Sunday 10 January 2010

Arthur Glasser on the Story of God’s Mission in the Bible

Arthur F. Glasser with Charles E. Van Engen, Dean S. Gilliland, and Shawn B. Redford, Announcing the Kingdom: The Story of God’s Mission in the Bible (Grand Rapids: Baker Academic, 2003), 400pp., ISBN 0801026261.

In a number of places, Chris Wright has helpfully drawn our attention to what he calls the ‘missional basis of the Bible’, the notion that the Bible is missional in that it witnesses to the movement of God towards his creation, that the Bible is missional in that the Bible itself is a product of God’s mission.

But he is not the only one who has drawn attention to the missional dimension of the Bible…

Arthur Glasser traces the theme of the kingdom of God through Scripture and its connection to mission. God’s purpose, he says, has always been to bless humankind, and this purpose is shown through the entire biblical story – showing that mission is not a minor or an isolated theme within the Bible, but is a fundamental, if not the fundamental theme of the Bible. So, he takes a panoramic view of the whole Bible using a missional lens, and he sees the story unfolding in six parts:

God’s Mission in the Beginning – where God creates humanity and humanity rebels, God judges humanity in the flood, and God calls the patriarchs to be a blessing for all nations.

God’s Mission through Israel – where God forms a nation, his people, and covenants with them only to have his rule challenged by the kings of Israel.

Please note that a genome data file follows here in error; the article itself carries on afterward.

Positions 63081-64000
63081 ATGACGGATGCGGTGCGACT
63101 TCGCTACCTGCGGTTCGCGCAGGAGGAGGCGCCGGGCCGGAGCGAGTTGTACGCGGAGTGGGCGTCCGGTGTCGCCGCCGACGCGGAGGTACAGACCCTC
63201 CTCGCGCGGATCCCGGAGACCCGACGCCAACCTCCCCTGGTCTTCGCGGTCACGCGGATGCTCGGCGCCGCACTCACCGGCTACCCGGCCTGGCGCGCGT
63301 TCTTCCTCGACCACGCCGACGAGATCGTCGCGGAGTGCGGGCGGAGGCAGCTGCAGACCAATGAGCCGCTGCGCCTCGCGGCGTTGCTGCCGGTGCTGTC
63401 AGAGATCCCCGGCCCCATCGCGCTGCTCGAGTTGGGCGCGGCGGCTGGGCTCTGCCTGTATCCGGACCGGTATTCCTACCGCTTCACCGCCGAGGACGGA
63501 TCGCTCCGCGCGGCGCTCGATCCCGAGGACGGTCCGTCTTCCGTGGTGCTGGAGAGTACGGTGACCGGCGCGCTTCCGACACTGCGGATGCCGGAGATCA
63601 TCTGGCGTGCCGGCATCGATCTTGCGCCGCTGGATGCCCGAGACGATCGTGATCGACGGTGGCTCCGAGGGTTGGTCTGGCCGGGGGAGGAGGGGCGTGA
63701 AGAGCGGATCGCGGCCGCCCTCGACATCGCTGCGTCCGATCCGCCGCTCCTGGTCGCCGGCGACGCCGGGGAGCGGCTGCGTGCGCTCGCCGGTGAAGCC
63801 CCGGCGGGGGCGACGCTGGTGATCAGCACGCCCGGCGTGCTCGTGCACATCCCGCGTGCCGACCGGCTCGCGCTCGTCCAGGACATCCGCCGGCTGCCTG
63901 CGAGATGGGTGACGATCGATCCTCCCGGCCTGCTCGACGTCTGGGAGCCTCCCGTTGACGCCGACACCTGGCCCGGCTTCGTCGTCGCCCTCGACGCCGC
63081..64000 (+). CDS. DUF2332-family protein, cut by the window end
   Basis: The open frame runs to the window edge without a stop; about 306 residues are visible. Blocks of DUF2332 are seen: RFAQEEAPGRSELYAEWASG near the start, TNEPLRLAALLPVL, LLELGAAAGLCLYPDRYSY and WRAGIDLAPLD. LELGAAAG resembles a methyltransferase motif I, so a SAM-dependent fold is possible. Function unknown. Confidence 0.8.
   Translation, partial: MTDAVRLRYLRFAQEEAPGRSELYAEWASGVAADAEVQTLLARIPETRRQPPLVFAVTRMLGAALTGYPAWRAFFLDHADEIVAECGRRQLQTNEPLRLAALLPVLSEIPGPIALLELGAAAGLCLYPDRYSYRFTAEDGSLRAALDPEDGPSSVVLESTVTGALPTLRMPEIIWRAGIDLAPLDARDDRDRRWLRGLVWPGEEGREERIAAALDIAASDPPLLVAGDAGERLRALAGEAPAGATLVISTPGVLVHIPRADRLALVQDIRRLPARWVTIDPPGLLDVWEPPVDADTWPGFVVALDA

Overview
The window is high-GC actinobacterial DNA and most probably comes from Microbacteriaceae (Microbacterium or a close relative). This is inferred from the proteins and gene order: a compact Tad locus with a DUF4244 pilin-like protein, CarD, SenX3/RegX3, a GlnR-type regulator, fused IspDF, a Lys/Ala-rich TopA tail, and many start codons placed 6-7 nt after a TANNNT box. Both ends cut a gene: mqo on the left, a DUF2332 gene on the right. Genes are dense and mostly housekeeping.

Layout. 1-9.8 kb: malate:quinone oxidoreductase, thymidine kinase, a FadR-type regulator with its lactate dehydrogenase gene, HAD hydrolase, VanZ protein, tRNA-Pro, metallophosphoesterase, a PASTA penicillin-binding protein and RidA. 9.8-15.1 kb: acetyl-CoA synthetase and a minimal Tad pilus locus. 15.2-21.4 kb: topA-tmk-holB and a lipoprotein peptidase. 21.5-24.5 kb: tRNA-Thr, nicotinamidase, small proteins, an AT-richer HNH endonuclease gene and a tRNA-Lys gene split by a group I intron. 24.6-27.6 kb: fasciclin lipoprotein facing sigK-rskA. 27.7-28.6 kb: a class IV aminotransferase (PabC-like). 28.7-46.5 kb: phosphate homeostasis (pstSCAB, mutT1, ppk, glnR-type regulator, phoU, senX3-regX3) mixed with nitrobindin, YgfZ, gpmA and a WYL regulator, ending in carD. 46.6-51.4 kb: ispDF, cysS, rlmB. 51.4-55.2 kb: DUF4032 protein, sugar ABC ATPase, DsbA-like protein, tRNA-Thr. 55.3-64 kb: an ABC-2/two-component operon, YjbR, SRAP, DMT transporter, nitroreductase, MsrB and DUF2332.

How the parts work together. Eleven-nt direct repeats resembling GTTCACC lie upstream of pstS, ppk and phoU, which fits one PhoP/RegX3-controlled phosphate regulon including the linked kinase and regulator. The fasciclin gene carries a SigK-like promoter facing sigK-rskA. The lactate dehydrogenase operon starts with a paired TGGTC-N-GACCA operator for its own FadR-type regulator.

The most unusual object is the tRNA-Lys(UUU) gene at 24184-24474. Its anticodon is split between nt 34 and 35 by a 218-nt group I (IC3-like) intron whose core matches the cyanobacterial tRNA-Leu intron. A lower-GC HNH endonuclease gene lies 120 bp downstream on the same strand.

God’s Mission among the Nations – where God sends Israel into exile among the nations, setting a stage for the coming of the Messiah, and working through the dispersion of his people.

God’s Mission through Jesus the Christ – where Jesus inaugurates the kingdom, demonstrates its presence in his ministry, announces it among the nations, proclaims God’s kingdom mission, and anticipates its future coming.

God’s Mission through the Holy Spirit by the Church – where the Holy Spirit inaugurates the missionary church, Paul preaches the gospel of Jesus Christ, and the apostolic church embodies Christ’s mission.

God’s Mission Extends to the End of Time – where God’s kingdom extends over the powers, and where it will one day be seen that there is salvation in only one name – Jesus Christ the Lord.

The Scriptures are a missionary book which reveal a missionary God, which shows the church as a missionary community.

And as Glasser reminds us, if we see the story of God’s mission this way, we see the unity of humanity in God’s design, warning us against individualism and nationalism, and racial and cultural superiority.

Moreover, it serves as a reminder that mission is not something we do, or something that others do on our behalf, and helps us see that mission is something we are, wherever we happen to find ourselves as we are called to partner God in the work that he intends to do among the nations.

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